My attempt at creating a complete Unicode font. Not very successful, but includes blocks 0000, 2000, and 2500. Using FONTSEL (from the DosFont/FontEdit) package, it is possible to set your font to 0000.fnt and have Windows extended characters instead of BIOS extended characters. Deprecated in favor of Unifont.

Blank character map for creating new fonts from scratch.

Each glyph contains two hexadecimal digits cooresponding to it's character code, from 00 to FF. Might be useful for debugging.

The only limitation 128-bit glyphs have over 256-bit glyphs is they can only be 8x16, while 256-bit glyphs can be 16x16 (by using two slots). See \fonts\unifont\conv.pl for the file format used for 256-bit glyphs.


    fourtwo$ = ucharf$(&H42, "Hex")          ' 4/2 symbol

Using The Unicode Character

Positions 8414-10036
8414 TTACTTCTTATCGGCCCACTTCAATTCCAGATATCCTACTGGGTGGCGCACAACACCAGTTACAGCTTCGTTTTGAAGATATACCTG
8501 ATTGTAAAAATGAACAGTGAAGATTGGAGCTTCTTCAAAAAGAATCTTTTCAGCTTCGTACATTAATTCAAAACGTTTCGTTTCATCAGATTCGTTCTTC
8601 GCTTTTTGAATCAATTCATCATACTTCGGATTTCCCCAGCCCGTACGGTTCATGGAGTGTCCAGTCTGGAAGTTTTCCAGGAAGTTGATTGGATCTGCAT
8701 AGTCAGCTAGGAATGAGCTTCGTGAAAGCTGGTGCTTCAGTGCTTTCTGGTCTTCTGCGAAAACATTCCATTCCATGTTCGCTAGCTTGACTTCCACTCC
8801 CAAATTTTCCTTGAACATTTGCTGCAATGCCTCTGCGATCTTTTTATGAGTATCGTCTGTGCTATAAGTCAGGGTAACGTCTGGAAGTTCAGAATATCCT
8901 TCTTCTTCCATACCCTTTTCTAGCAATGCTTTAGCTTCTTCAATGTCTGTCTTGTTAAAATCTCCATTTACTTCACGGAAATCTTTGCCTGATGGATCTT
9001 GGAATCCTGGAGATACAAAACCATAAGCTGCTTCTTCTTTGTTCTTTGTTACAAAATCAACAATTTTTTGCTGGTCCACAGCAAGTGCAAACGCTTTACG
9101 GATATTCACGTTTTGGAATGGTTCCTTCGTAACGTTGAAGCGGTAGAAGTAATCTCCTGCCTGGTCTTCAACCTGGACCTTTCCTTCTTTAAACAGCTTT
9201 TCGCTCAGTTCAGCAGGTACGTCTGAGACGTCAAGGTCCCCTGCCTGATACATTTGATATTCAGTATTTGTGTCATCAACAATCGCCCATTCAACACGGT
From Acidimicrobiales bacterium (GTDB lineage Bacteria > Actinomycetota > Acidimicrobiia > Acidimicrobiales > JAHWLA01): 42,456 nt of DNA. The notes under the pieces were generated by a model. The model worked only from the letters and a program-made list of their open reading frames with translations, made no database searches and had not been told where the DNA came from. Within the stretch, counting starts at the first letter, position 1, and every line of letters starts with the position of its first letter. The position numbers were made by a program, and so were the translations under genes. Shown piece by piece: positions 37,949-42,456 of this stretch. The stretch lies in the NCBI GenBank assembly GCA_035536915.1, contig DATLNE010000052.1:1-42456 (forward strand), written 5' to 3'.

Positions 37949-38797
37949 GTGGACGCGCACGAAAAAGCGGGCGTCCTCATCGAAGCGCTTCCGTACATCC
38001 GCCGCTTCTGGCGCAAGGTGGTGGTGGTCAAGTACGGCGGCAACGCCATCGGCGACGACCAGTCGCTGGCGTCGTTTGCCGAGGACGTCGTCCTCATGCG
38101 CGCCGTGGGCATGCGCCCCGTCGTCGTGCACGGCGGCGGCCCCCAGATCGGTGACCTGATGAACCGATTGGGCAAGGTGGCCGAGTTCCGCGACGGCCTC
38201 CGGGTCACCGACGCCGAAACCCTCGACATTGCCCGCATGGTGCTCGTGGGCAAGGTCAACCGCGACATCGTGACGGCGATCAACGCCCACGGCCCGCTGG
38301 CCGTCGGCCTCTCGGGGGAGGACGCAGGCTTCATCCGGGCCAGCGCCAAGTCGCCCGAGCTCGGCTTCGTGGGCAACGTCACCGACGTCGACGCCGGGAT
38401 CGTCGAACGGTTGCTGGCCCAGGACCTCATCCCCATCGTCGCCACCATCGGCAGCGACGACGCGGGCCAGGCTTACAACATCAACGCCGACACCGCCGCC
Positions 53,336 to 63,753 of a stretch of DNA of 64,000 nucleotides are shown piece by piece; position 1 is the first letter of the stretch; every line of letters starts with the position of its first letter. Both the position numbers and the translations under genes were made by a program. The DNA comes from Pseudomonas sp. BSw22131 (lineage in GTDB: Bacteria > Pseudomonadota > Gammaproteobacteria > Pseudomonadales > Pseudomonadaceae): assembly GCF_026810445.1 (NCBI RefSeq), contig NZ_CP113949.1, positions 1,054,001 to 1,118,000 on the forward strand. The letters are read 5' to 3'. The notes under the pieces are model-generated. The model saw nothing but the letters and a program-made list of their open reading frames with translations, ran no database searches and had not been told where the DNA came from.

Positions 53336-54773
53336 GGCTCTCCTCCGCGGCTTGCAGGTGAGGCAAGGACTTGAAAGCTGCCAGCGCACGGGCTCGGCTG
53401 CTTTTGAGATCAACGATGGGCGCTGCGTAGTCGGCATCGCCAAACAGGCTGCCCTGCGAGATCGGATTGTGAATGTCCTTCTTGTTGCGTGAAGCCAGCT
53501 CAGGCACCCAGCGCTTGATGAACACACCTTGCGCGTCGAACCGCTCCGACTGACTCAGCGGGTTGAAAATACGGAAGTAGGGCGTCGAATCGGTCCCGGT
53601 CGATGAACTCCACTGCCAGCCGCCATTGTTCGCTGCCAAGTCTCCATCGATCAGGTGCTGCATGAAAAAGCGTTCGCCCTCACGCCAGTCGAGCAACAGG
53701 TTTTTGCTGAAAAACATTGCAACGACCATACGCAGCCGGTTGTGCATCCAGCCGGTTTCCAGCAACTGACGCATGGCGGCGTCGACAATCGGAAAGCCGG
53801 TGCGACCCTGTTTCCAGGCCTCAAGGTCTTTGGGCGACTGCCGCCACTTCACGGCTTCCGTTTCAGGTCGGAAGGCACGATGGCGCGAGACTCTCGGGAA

A loaded Unicode character can be printed to the screen by simply using PRINT:

    PRINT "Balance: " + uchar$(&H20A4) + "10,000"

but for saving the character to a file forlater$(wchar$) must be used.

utf$ = forlater$(char$)

utf$ is a UTF-8 representation of char$, suitable for storing in files and other places which can be decoded before use.

To decode a string of UTF-8, use unutf$(). unutf$() will look for any UTF-8 sequences and load any unloaded characters. utf2scalar(utf$) may be used to decode a single UTF-8 unit into it's Unicode character number; use char$ = uchar$(utf2scalar(utf$)) to load the char.


    OPEN "fax" FOR OUTPUT AS #1
    PRINT #1, "You owe us: "
    PRINT #1, "33" + forlater$(uchar$(&HA2))
    CLOSE 1
    OPEN "fax" FOR INPUT AS #1
    LINE INPUT #1, l$
    PRINT l$
    LINE INPUT #1, l$
    PRINT unutf$(l$)
    'PRINT MID$(l$, 1, 2) + fornow$(uchar$(utf2scalar(MID$(l$, 2, 1))))
    CLOSE 1

code = getcode(char$)

Returns the Unicode character number which char$ holds. slots(ASC(wchar$)) may be faster.


    yingyang$ = uchar$(&H25D3)
    PRINT "Ying-yang: ", fornow$(yingyang$) + " has a code of " + STR$(getcode(yingyang$))

utf$ = scalar2utf$(index)

Encodes the Unicode character INDEX into UTF-8. UTF-8 is a format which stores Unicode characters in optiminally sized units. Used by forlater$().